• A reduced number of bidders submit proposals as compared to prior years.

Suspicious Behavior

In addition to the above “red flags,” the DOJ also indicates that the PCSF will be focusing its enforcement efforts on various other forms of “suspicious behavior” that appear to be indicative of collusion. These include:

  • A company that lacks the ability to provide the goods or services requested in a bid submits a contract proposal.;
  • A single company submits multiple proposals; and,
  • A company representative makes statements indicating advance knowledge of a competitor’s prices or likelihood of winning the award.

Federal Defense Counsel for Government Contractors and Program Participants Targeted by the Procurement Collusion Strike Force

For construction contractors, defense contractors, healthcare providers, and other entities targeted by the Procurement Collusion Strike Force, it is critical to quickly gain an understanding of both why your business or practice is being targeted and what form of collusion is under investigation. Specific allegations can vary widely, from civil and criminal False Claims Act investigations based on the “red flags” listed above to Anti-Kickback Statute violations involving improper payments between healthcare providers.

But, regardless of your company’s industry, regardless of whether you have a government contract or bill the government under a federal program, and regardless of what you believe about the accuracy of any allegations against you, one thing is clear: If you are going to avoid severe ramifications, you need to engage experienced federal defense counsel promptly.

Our federal defense lawyers are available to represent clients nationwide in Procurement Collusion Strike Force investigations. Our experience includes handling DOJ, FBI, OIG, and other federal agency investigations as both prosecuting attorneys and as federal defense counsel. We have successfully defended government contractors, healthcare providers, and other clients in high-stakes investigations nationwide, including investigations involving other DOJ strike forces and task forces.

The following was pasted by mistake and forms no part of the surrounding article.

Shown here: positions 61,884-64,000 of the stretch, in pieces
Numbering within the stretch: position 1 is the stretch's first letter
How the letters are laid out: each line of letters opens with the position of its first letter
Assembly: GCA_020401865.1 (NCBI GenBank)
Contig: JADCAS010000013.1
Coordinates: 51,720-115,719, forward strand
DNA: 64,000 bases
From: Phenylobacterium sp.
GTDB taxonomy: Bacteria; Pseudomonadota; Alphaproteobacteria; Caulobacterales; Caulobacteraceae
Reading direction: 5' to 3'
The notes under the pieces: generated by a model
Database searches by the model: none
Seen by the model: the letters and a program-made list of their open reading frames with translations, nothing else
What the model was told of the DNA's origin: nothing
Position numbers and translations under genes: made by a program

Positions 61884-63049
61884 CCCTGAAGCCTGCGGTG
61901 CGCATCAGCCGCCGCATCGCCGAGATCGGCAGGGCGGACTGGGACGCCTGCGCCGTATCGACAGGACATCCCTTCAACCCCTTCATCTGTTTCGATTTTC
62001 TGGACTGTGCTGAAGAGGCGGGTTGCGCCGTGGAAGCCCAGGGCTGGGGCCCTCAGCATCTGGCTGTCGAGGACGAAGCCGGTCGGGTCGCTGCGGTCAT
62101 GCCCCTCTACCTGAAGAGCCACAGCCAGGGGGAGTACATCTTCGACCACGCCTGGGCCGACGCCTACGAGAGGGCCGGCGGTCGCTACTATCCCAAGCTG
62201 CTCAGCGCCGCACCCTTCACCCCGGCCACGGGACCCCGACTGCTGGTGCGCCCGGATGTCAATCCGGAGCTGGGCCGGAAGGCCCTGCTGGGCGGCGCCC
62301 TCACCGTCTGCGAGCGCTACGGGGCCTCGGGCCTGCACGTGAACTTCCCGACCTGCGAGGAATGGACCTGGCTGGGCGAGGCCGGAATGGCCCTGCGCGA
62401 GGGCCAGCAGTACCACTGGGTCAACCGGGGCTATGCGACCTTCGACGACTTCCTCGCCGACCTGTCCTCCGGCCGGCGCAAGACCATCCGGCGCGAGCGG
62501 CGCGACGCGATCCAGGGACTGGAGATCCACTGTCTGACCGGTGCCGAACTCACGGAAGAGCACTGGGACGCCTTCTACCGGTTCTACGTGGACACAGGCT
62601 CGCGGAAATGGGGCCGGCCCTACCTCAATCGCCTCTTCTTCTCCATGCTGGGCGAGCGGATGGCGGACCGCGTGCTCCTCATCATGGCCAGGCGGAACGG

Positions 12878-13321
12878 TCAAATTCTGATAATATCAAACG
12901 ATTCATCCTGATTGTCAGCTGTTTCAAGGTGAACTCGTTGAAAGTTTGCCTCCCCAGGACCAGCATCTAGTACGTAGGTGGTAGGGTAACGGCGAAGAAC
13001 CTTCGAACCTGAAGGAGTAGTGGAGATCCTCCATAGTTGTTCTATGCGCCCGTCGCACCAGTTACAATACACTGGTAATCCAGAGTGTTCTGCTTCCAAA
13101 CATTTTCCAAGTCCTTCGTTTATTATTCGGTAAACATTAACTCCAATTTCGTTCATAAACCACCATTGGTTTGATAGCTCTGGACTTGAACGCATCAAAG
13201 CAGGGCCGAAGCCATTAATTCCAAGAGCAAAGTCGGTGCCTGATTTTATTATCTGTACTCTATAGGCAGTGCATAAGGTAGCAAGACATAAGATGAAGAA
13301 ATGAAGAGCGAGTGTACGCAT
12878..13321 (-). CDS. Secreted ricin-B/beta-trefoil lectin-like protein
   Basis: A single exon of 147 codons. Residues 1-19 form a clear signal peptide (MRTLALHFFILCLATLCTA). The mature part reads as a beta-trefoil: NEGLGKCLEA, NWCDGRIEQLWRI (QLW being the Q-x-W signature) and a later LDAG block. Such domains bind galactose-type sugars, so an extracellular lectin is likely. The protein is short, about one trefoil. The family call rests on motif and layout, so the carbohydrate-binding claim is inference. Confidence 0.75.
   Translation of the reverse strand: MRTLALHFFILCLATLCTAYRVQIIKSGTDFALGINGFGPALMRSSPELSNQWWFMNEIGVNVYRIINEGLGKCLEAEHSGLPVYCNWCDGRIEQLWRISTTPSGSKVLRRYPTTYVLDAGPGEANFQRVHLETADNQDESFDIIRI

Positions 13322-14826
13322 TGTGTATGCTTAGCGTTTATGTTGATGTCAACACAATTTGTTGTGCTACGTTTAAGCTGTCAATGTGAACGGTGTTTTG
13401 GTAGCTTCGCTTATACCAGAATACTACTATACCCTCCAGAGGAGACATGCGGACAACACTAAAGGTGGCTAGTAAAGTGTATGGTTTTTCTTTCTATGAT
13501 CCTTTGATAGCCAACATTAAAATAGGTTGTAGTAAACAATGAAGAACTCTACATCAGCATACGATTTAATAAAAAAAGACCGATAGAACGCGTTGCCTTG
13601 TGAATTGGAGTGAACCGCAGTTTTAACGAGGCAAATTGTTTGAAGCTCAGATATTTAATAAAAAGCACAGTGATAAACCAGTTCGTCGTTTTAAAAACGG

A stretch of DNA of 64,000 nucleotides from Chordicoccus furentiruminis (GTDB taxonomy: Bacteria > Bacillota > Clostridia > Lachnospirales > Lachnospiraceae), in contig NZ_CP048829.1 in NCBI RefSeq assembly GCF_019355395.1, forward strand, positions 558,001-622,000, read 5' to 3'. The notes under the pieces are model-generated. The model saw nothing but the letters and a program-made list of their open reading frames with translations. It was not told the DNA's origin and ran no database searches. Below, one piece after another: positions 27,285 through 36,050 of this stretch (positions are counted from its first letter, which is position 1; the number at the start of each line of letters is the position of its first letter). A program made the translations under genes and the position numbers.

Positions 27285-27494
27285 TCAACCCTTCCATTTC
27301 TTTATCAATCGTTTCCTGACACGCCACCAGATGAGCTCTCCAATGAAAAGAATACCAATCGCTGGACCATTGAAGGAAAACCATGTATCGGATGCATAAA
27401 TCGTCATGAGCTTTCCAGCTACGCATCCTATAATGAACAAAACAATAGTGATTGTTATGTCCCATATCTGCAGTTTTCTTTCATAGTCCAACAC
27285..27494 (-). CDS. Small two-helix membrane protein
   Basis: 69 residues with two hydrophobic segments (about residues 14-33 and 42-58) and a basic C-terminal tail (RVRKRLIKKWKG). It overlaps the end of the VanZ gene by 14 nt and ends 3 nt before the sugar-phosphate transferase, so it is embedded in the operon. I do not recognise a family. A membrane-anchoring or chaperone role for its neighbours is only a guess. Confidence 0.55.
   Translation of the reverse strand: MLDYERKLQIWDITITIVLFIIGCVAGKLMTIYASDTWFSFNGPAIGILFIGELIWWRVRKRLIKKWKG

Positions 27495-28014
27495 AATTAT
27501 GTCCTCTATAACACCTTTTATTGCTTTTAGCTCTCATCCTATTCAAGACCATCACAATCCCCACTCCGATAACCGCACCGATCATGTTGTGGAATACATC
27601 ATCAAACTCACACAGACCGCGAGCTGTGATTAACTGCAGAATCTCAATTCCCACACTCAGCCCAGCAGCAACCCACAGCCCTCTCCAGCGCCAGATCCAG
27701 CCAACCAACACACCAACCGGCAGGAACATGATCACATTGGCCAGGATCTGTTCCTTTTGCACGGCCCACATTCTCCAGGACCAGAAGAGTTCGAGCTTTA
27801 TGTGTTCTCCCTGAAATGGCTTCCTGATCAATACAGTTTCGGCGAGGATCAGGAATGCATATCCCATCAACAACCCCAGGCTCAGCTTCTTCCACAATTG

If your business or practice is being targeted by the PCSF, you could be at risk for a broad range of civil and criminal charges. Examples of federal statutes that may be implicated in collusion investigations involving government contracts and benefit programs include (but are not limited to):

  • Anti-Kickback Statute
  • False Claims Act
  • Procurement Integrity Act
  • Stark Law
  • Truth-in-Negotiations Act (TINA)
  • 18 U.S.C. § 371 (Conspiracy to Commit Offense or Defraud the United States)
  • 18 U.S.C. § 641 (Embezzling or Stealing Public Money, Property, or Records)
  • 18 U.S.C. § 666 (Theft or Bribery Concerning Programs Receiving Federal Funds)
  • 18 U.S.C. § 1341 (Mail Fraud)
  • 18 U.S.C. § 1343 (Wire Fraud)

When you contact our firm regarding a Procurement Collusion Strike Force investigation, our attorneys will promptly intervene in the investigation and begin communicating with PCSF personnel on your behalf. We will work quickly to discern what triggered the inquiry and what allegations are under investigation, and then we will execute a proactive and strategic defense focused on preventing charges from being filed. If you are being targeted by the PCSF, you do not have time to waste, and we encourage you to contact us immediately to speak with one of our federal defense attorneys in confidence.

Have you (or any member of your business or practice) been contacted by the Procurement Collusion Strike Force? Contact us 24/7 nationwide for a free and confidential case assessment.

Speak with a Federal Defense Lawyer about Your PCSF Investigation

To speak with a member of our federal defense team about your PCSF investigation, please call 888-680-1745or contact us online. We are able to provide effective defense representation for clients facing PCSF investigations nationwide.